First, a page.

Brexit has thrown the future of British health care and Pharma into uncertainty, with the implications for funding, staffing and drug regulation largely unknown. While it has been speculated since the June 2016 referendum, it is now almost a certainty that the U.K. will be forced to withdraw from the European Medicines Agency (EMA), membership of which is predicated on belonging to the European Court of Justice.
The EMA presents significant advantages to its member states through the centralized authorization procedure, whereby companies are required to submit only a single application to gain approval for their product for all EU, EEA (European Economic Area) and EFTA (European Free Trade Association) member states. This makes Europe a top priority for companies seeking market approval for their drugs, representing 25 percent of the global market. In comparison, the U.K. alone accounts for only 3 percent.
‘Without a Centralized Drug authorization procedure, timelines for approval could slow’
The loss of this mechanism would certainly make the U.K. of less importance to companies planning product approvals, damaging patient access to cutting edge medicines. This fear has been voiced by the Medicines and Healthcare products Regulatory Agency (MHRA) chairman himself and echoed by industry heads. David Jeffreys, the vice president of Eisai warned:
“The early innovative medicines will be applied for in the U.S., in Japan and through the European system and the U.K. will be in the second, or indeed the third, wave – so U.K. patients may be getting medicines, 12, 18, 24 months later than they would if we remained in the European system.”
This drug lag effect is compounded when considering the other advantages of mutual recognition. Central authorization allows the EMA to review a greater volume of applications in less time, with the burden of the drug approval process shared across the resources and workforce of member states’ individual regulatory bodies. If the U.K. national regulator, the MHRA was to operate entirely independently and without assistance from the EMA, the review time for new drug applications would undoubtedly slow.
For the patient this presents a significant issue. Health care funding in the U.K. has been in steady decline in the years following the 2008 financial crisis, and Brexit is expected to squeeze NHS budgets further. The Institute for Fiscal Studies (IFS) has projected that even if funding was to stay at its current level, spend per patient will be down 9.1 percent in 2018-2019 compared with 2010-2011. The combination of reduced interest in the U.K. market, increased time for drug approval and a declining health budget threatens to severely obstruct patient access to novel drug therapies.
London to lose its appeal as a central hub?
The EMA is vital to the U.K.’s status as a gateway to the European drug market. The U.K. contributes heavily to European regulatory policy and the MHRA currently approves about a fifth of all medicines via the centralized authorization procedure. While the whole of the EU stands to lose out with a U.K. withdrawal from the EMA, this loss of prestige coupled with uncertainty over the future U.K. regulatory landscape will reduce the appeal of the U.K. and London as a location of choice for non-European developers. A stark warning was issued In September 2016 by Japanese officials: “If the EMA were to transfer to other EU Member States, the appeal of London as an environment for the development of pharmaceuticals would be lost, which could possibly lead to a shift in the flow of R&D funds and personnel to Continental Europe. ”If the U.K. is unable to prevent the flight of non-native Pharma, the industry could falter significantly as a lynchpin in the economy.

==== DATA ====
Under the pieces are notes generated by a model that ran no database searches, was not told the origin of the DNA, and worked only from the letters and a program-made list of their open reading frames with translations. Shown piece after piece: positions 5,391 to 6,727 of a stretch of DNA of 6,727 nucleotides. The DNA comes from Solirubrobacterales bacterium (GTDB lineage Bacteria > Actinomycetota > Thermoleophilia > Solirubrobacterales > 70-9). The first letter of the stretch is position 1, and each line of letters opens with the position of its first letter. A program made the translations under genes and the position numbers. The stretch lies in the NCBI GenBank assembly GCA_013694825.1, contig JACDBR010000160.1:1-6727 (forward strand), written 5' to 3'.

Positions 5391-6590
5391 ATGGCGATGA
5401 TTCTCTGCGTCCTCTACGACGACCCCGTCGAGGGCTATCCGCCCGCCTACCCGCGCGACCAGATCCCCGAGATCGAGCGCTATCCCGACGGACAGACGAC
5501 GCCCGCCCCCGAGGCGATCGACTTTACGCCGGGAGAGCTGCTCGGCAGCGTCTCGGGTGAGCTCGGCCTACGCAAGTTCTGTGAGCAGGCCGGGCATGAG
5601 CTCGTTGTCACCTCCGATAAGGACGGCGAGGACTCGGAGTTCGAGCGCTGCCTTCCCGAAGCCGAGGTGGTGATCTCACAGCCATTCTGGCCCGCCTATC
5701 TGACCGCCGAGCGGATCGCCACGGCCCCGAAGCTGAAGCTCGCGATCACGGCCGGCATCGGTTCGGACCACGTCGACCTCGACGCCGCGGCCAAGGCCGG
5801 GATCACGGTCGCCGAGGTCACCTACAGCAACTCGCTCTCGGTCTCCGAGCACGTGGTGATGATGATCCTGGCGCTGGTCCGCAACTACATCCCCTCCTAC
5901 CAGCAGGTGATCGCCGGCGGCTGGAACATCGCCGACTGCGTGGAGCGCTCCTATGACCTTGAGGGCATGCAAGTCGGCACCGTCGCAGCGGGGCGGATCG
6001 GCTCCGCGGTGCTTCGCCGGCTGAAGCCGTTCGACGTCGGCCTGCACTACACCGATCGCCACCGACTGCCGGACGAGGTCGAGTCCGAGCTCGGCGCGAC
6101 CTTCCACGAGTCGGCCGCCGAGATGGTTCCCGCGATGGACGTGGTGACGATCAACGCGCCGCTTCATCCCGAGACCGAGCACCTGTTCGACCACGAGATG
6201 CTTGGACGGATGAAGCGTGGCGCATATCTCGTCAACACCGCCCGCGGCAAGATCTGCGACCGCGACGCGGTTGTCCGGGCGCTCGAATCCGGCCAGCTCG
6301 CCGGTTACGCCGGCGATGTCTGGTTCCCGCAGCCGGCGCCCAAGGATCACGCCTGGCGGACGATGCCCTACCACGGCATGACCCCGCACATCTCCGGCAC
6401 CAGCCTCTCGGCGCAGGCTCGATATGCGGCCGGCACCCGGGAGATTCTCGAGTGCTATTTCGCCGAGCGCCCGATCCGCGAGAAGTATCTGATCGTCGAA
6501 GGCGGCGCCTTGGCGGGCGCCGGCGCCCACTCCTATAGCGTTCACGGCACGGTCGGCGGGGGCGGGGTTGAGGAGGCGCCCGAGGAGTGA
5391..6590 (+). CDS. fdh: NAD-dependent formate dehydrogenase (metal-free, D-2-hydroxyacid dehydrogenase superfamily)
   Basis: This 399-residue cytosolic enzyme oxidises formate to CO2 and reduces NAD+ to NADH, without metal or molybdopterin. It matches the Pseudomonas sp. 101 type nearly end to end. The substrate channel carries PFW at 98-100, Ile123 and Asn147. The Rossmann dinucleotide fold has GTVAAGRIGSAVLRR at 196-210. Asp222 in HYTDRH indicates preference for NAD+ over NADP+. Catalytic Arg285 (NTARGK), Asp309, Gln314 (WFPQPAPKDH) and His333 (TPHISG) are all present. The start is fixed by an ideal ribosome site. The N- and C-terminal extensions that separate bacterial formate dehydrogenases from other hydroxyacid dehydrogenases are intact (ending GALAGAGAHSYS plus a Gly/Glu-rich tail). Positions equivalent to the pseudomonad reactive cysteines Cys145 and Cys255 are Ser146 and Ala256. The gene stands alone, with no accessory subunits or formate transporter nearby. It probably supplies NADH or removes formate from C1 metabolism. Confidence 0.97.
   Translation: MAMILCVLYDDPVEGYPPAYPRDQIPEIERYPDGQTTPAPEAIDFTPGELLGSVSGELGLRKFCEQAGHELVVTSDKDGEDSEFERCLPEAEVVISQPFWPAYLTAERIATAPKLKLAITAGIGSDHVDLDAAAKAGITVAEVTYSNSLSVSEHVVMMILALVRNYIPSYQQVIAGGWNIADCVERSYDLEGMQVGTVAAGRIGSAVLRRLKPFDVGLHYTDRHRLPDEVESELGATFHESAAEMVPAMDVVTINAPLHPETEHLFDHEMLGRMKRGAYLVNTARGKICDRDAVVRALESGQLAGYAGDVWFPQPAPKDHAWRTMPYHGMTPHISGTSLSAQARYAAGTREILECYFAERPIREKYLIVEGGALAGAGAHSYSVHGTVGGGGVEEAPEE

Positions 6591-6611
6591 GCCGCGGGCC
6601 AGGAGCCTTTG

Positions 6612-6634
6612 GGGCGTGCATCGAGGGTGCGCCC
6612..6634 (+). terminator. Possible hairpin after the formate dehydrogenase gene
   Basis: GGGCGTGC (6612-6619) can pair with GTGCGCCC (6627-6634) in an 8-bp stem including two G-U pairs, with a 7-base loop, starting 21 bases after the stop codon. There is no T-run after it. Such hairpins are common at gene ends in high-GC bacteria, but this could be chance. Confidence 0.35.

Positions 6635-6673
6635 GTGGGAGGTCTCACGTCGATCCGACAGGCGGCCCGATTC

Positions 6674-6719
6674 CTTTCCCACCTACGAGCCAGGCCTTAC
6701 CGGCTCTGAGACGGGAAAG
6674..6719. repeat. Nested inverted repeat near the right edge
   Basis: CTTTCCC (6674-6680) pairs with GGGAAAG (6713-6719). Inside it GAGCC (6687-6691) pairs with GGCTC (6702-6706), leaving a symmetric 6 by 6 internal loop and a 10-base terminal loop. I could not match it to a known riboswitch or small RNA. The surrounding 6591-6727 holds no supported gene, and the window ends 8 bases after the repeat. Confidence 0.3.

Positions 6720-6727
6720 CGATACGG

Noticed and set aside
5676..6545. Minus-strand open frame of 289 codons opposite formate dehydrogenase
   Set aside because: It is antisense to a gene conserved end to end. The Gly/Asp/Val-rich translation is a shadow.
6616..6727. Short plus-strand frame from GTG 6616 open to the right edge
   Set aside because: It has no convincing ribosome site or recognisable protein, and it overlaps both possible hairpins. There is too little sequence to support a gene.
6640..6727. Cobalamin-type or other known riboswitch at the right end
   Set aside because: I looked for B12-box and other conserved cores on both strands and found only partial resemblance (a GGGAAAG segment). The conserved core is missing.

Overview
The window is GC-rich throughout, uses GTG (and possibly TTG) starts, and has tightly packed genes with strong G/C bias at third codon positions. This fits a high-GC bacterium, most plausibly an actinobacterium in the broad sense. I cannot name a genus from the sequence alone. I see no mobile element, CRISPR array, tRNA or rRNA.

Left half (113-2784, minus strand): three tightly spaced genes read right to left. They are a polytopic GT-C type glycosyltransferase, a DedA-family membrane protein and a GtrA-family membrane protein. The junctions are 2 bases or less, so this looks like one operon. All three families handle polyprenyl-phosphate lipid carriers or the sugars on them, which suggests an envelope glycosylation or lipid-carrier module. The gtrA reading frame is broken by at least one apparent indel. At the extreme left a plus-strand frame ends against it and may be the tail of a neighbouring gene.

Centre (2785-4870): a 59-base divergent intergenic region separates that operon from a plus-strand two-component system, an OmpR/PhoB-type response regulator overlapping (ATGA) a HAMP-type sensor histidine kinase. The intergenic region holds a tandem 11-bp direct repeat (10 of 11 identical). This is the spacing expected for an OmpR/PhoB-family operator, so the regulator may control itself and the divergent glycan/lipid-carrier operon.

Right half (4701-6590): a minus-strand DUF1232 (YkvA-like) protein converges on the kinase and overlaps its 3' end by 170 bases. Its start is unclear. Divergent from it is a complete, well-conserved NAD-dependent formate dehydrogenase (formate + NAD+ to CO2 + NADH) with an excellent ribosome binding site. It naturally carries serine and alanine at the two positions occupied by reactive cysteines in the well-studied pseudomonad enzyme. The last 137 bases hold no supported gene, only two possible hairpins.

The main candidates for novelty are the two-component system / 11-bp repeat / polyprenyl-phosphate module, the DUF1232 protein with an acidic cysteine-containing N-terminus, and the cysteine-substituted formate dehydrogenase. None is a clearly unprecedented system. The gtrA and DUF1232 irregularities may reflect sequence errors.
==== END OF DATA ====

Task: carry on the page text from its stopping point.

Considering these dangers, the U.K. government and MHRA are likely to pursue disengagement from the EMA which will have minimal impact on regulatory harmonization. The majority of the establishment was keen to maintain the U.K.’s membership of the EMA if possible, and the opportunities offered by deregulation are not as obvious as the status quo. The MHRA released a business plan on the April 21, 2017 describing their priorities for the coming year. Their focus is to develop a “European engagement strategy: working out future relationship and engagement with (their) European counterparts in a post-Brexit context, including the potential for ongoing co-operation in EU regulatory procedures.”
The Potential for Bilateral Recognition
In the document they are keen to highlight British contributions to the current European regulatory landscape, such as the recently developed EU Clinical Trials Regulation. This rhetoric suggests that the U.K. will negotiate for continued bilateral recognition, which would mean that the U.K. would remain an attractive location for doing business, conducting trials and seeking market approval. As the EU also benefit from a mutual relationship, they might be willing to agree.
However, commitment to existing and future EU rules will almost definitely be a requirement, something which has been met with disapproval from euroskeptics in the current government. In particular, the U.K.’s deference to the European Court of Justice has been a point of contempt for the “hard Brexit” wing of the current government. If mutual recognition is not possible, the most likely scenario is unilateral recognition of drugs approved by the EMA and/or FDA by the MHRA. While this could limit drug lag and damage to the British economy, it would diminish its position in the global market and clout in shaping legislation.
Senior Pharmaceutical Analyst